Chronic illness is different from illness that gets cured and illness from which you die. It never, ever, ever goes away. It may go into remission, but it’s always there, like a sleeping dragon inside you, ready to flare at will and take over your life.
I first got sick when I was 19 years old. I couldn’t keep any food down. I lost 80 pounds in three months. I was living in an apartment on Long Island and commuting to college at the time. I remember sitting in bumper-to-bumper traffic, pulling over to vomit, and then getting back on the road to get to school. There were days when I couldn’t keep a glass of water down.
I had been a little bit of a rebellious teenager, so when the family doctor couldn’t figure out what was wrong, he said it was psychiatric. My parents sent me to a psychiatrist three times a week. And he wasn’t a good psychiatrist at all; he was one of those statues who never responded to anything I said, or even handed me a box of tissues when I cried.
Then, one day I woke up and my right ankle was bright red and the size of a football and I couldn’t walk on it at all. Then I got these hot, red bumps all over my legs that hurt a lot. When the family doctor couldn’t figure out what it was, my mom took me to a dermatologist. He’s the one who diagnosed me with Crohn’s disease.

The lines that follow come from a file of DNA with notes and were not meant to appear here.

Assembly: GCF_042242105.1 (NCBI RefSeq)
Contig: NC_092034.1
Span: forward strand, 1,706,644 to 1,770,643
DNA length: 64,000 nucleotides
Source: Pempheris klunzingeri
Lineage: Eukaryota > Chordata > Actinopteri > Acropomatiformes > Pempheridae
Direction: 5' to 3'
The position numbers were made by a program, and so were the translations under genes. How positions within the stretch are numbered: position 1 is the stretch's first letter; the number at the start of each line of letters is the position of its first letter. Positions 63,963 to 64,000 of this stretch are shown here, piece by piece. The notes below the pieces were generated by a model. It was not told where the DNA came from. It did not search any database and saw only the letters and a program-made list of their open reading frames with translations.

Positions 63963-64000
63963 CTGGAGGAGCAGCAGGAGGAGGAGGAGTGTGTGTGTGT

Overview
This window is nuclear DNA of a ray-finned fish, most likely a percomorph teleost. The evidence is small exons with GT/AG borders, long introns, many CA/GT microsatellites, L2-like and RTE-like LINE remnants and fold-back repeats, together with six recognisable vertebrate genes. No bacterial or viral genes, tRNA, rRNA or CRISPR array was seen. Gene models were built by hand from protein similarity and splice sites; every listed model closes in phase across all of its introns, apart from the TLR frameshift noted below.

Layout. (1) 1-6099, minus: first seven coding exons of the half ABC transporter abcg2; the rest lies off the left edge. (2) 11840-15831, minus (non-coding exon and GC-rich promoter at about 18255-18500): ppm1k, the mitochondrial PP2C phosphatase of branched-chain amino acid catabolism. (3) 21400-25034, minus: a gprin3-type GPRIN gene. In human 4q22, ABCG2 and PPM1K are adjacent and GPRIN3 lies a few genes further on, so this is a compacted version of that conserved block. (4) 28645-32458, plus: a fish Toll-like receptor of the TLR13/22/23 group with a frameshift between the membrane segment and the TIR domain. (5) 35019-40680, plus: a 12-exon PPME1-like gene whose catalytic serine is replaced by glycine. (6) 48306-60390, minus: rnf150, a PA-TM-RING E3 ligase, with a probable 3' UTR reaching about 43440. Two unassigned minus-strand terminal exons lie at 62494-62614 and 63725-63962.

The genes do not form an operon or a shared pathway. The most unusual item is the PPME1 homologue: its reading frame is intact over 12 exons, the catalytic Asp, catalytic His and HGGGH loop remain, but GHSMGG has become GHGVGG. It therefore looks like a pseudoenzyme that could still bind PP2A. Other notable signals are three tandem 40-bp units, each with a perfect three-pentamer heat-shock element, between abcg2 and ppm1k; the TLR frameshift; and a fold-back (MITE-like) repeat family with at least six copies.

I then had all the tests and my diagnosis was confirmed. Even then, though, I had no idea what this would mean for my life. The gastroenterologist gave me some pills and sent me on my way.
Twelve years of steroids, eight surgeries, and countless hospitalizations later, I now know better than I ever wanted to what it’s like to live with chronic illness.
Rather than moan over it, though, I’ll offer a tidbit of advice. I think everyone with a chronic illness should have a cat, a computer, and a book to write. Really. My cat Emily has been with me through thick and thin. She is the closest thing I have to a caregiver. With her, I’m never alone.
And a computer – what would I do without the internet? It’s my social life. It’s my professional life. It’s my gateway to the world, allowing me to participate actively in life even when I can’t leave the house.
And the book? Well, I’ve written two. These days, I write shorter pieces like this, and like my blog. But it’s a way of having a voice. And that matters.